Most importantly it comes back to this concept of gut instinct. The gut instinct basically in all humans is greater than a super computer, at least it has been historically. You can make better decisions than the computer because you have more bits of raw data. Basically, you've got billions of bits of raw data for every day that you're alive. The older you are, the even greater your super computer brain can work. But if you don't put all the data in your super computer brain you can't derive your gut feel, your gut instinct, should you buy that storage facility or should you not. That is a terrible, terrible stress filled problem. Nothing is going to have a greater likelihood of you doing a bad job in buying that storage facility than making a bad decision via having bad due diligence, and also making a bad decision because you didn't really understand fully all the due diligence coming in the door.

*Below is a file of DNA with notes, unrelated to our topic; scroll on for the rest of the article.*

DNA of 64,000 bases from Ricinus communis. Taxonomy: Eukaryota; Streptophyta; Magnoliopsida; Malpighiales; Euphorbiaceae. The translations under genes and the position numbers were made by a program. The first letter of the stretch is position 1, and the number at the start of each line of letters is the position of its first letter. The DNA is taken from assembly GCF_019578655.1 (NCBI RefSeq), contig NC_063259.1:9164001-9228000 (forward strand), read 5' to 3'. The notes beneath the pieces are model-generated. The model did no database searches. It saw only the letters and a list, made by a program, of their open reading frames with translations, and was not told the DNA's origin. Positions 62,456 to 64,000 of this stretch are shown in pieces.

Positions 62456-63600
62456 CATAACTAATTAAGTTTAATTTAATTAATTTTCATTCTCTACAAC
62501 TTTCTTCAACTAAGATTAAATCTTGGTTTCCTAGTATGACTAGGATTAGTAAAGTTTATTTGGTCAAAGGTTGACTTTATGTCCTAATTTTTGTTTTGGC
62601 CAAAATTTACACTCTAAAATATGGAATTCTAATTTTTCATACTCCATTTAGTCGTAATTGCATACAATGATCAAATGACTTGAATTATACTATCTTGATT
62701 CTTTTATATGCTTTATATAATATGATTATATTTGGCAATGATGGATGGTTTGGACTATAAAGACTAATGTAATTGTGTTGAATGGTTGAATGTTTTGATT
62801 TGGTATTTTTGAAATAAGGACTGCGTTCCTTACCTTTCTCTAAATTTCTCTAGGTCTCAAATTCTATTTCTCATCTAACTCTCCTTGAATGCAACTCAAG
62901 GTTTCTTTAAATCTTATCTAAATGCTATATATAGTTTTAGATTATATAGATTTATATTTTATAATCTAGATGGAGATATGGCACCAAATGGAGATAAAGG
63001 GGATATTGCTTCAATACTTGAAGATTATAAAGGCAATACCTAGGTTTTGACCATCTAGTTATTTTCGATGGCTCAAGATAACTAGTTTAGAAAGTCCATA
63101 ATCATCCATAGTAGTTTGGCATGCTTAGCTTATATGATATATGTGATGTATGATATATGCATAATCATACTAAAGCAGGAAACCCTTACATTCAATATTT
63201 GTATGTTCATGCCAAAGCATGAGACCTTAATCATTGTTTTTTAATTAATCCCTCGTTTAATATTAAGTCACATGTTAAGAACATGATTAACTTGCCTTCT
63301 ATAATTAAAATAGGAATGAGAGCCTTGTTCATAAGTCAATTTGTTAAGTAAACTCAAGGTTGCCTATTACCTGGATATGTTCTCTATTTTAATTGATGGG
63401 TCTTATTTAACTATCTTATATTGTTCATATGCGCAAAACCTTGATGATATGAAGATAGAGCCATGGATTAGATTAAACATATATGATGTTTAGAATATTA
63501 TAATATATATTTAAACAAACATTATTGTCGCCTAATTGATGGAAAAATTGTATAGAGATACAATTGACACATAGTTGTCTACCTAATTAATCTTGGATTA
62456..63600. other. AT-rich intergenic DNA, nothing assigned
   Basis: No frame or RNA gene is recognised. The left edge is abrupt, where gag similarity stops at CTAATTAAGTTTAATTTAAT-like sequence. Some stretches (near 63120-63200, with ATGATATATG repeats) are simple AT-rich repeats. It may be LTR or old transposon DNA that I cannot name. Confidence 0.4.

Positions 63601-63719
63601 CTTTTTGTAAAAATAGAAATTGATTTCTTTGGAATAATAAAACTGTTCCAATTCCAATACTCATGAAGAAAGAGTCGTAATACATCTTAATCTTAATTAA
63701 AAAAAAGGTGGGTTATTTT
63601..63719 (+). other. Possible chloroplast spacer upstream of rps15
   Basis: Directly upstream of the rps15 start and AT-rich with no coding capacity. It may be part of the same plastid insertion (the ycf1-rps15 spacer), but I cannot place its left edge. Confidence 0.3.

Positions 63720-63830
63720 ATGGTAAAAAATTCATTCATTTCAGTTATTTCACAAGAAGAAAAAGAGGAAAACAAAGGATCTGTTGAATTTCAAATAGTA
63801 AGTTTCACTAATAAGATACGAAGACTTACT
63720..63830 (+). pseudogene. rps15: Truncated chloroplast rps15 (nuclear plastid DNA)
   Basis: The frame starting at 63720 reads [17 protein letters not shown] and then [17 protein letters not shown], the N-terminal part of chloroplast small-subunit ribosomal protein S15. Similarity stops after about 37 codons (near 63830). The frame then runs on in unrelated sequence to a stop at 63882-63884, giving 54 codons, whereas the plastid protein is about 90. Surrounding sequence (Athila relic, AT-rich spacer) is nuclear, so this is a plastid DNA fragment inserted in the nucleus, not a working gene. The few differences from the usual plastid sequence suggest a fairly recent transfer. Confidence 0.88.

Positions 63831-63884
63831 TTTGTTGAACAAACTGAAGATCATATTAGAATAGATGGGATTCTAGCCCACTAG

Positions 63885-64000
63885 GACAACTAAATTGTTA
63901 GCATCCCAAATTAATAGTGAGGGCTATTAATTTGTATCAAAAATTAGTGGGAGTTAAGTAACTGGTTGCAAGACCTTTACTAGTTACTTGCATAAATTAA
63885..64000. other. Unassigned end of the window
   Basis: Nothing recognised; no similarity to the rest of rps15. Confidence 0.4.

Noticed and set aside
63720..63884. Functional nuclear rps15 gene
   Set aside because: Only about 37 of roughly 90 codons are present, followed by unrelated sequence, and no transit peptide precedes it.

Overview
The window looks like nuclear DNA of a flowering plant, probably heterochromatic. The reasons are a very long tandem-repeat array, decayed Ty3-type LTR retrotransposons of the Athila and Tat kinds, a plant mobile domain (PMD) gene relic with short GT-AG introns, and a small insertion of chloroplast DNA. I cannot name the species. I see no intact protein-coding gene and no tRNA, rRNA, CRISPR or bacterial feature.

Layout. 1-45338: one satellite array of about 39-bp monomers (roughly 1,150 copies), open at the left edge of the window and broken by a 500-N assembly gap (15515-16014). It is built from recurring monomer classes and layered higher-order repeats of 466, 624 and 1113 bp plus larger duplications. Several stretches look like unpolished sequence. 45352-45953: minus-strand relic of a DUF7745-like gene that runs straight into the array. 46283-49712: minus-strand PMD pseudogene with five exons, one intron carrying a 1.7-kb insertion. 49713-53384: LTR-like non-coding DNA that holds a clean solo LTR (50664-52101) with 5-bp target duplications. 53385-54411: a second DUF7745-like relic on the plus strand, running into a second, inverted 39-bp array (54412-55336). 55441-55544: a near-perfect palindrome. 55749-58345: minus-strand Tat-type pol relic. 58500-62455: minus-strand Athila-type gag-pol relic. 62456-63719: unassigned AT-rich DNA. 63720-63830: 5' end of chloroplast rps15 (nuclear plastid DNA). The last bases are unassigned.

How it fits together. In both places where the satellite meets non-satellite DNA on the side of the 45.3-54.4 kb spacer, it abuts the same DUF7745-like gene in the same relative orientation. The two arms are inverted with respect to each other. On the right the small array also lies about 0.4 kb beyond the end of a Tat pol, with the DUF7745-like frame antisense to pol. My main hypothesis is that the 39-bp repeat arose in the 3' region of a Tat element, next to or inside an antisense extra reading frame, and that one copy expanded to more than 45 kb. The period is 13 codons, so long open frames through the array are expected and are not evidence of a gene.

It's not really so much an issue of can you hire people to do the various parts of diligence. The bigger issue is you can't hire the actual decision. Now you might say well there are groups out there that I can actually have them do the whole thing. They can do all of the due diligence for me, and even give me their opinion. Yeah, it's their opinion. They have no skin in the game at all. They have nothing in it. You write the down payment check. They never see you again after the closing. Anything they told you will have a million disclaimers that it was just their opinion at the time, so it's not going to do you a stick of good doing that.